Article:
Nagarjuna, The Dragon Tree 龍樹 Ryuuju

Samsara, Nirvana = Sunyata: the Middle Way
PRESENTED BY.. .. .. the Wanderling

The Madhyamika school traces its origin to Nagarjuna, the brilliant philosopher and formidable dialectician who flourished in the late second century A.D. Taking Buddha's advocacy of the Middle Way between harmful extremes, between avid indulgence and austere asceticism, and between sterile intellectualization and suffocating mental torpor, Nagarjuna developed a rigorous dialectical logic by which he reduced every philosophical standpoint to an explosive set of contradictions.

This did not lead to the closure of scepticism, as the less vigorously pursued pre-Socratic philosophies did, but rather to the elusive standpoint that neither existence nor non-existence can be asserted of the world and of everything in it. The Madhyamikas, therefore, refused to affirm or deny any philosophical proposition. Nagarjuna sought to liberate the mind from its tendencies to cling to tidy or clever formulations of truth, because any truth short of Sunyata, the voidness of reality, is inherently misleading.

Relative truths are not like pieces of a puzzle, each of which incrementally adds to the complete design. They are plausible distortions of the truth and can seriously mislead the aspirant. They cannot be lightly or wholly repudiated, however, for they are all the seeker has, and so he must learn to use them as aids whilst remembering that they are neither accurate nor complete in themselves.

Read more here:


A great introduction to Nagarjuna and his philosophy
From the Internet Encyclopedia of Philosophy

Often referred to as "the second Buddha" by Tibetan and East Asian Mahayana (Great Vehicle) traditions of Buddhism, Nagarjuna proffered trenchant criticisms of Brahminical and Buddhist substantialist philosophy, theory of knowledge and approaches to practice. Nagarjuna’s central concept of the "emptiness (sunyata) of all things (dharmas)," which pointed to the incessantly changing and so never fixed nature of all phenomena, served as much as the terminological prop of subsequent Buddhist philosophical thinking as the vexation of opposed Vedic systems.

The concept had fundamental implications for Indian philosophical models of causation, substance ontology, epistemology, conceptualizations of language, ethics and theories of world-liberating salvation, and proved seminal even for Buddhist philosophies in India, Tibet, China and Japan very different from Nagarjuna’s own. Indeed it would not be an overstatement to say that Nagarjuna’s innovative concept of emptiness, though it was hermeneutically appropriated in many different ways by subsequent philosophers in both South and East Asia, was to profoundly influence the character of Buddhist thought.

Nagarjuna was born a "Hindu," which in his time connoted religious allegiance to the Vedas, probably into an upper-caste Brahmin family and probably in the southern Andhra region of India. <> The occasion for Nagarjuna's "conversion" to Buddhism is uncertain. According to the Tibetan account, it had been predicted that Nagarjuna would die at an early age, so his parents decided to head off this terrible fate by entering him in the Buddhist order, after which his health promptly improved.

It is again not known precisely how long Nagarjuna lived. But the legendary story of his death once again is a tribute to his status in the Buddhist tradition. Tibetan biographies tell us that, when Gautamiputra's successor was about to ascend to the throne, he was anxious to find a replacement as a spiritual advisor to better suit his Brahmanical preferences, and unsure of how to delicately or diplomatically deal with Nagarjuna, he forthrightly requested the sage to accommodate and show compassion for his predicament by committing suicide. Nagarjuna assented, and was decapitated with a blade of holy grass which he himself had some time previously accidentally uprooted while looking for materials for his meditation cushion. The indomitable logician could only be brought down by his own will and his own weapon. Whether true or not, this master of skeptical method would well have appreciated the irony.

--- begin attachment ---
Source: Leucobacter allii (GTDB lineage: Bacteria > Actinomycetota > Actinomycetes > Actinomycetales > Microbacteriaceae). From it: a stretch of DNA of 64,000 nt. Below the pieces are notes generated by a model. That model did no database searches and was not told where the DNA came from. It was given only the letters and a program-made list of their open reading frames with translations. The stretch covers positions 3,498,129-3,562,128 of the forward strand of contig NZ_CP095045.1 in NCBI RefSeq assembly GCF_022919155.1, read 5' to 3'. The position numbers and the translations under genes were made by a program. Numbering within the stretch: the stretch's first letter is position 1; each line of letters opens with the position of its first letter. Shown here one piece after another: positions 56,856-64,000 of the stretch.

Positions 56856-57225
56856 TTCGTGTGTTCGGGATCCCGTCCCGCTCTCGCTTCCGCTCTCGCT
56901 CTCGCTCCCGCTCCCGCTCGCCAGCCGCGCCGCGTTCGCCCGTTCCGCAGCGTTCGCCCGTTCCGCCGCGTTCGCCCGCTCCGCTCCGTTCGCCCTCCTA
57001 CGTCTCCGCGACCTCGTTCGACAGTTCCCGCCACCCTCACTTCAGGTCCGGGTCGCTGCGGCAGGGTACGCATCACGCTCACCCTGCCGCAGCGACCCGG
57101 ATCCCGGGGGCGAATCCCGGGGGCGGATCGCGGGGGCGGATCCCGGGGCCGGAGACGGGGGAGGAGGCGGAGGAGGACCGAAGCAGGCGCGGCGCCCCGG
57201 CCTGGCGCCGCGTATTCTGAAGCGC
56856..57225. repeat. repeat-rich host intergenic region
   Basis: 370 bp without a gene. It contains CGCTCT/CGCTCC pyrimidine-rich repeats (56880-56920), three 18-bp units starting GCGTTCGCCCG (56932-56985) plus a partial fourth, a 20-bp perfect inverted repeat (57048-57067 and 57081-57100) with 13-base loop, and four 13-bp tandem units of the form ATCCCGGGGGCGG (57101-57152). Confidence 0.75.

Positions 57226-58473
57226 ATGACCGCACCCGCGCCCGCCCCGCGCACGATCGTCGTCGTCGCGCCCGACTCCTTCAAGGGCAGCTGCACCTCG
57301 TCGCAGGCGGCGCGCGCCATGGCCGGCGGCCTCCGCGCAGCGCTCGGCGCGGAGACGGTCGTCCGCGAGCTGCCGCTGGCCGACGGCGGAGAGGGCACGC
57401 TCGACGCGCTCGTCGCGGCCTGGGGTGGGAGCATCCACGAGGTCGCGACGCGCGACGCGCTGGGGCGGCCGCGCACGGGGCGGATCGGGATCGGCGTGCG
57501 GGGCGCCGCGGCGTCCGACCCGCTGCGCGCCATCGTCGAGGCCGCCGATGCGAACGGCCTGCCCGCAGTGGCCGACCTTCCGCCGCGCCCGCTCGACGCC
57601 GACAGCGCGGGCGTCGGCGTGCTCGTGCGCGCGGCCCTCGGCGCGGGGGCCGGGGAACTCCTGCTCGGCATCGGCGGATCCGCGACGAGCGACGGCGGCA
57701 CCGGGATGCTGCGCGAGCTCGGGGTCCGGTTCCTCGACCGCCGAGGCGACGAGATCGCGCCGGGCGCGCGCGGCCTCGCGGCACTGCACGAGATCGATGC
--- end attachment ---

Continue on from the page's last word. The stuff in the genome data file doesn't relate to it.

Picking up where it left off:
Read this long and interesting essay here:
Nagarjuna / By Douglas Berger


The tangka of Nagarjuna was from the TibetShop web site.

Nagarjuna is sometimes called the First of "The Six Scholarly Ornaments," a group that also includes Aryadeva, Asanga, Vasubandhu, Dignaga, and Dharmakirti.

While he was seated by a lake one day, a naga came from the depths and invited him to Potala to teach the serpentine water spirits. As a parting gift, they presented him with the twelve volumes known as the Prajnaparamita Sutra. (This teaching had been entrusted to them by Ananda, the Buddha's cousin.)

Nagarjun, [ancient case suffixes are dropped in Hindi and other contemporary languages] as he is called in India and Nepal, is believed by Nepalis to have retired to Nagarjun Mountain near Katmandu.

Named for Acharya [master-teacher] Nagarjuna, Nagarjuna Sagar is a place 150 kms. from Hyderabad in Andhra Pradesh, India.


.................... A Few Links

Life of Nagarjuna by Geshe Lobsang Tharchin of Shera (Sera)
(Safekeep Copy: http://blog.livedoor.jp/worldkigo/archives/24554156.html)

The Problem of the Historical Nagarjuna Revisited, Ian Mabbett's article.
http://www.ecst.csuchico.edu/~dsantina/friend.htm N. as model/mentor
The Mahayanavimsaka: 20 verses on Mahamudra
G. Feuerstein's Life of Nagarjuna
Considering the Mula Madhyamaka Karika
Nagarjuna and Deconstructionism !
Skillful Means and Nagarjuna


Illustrations about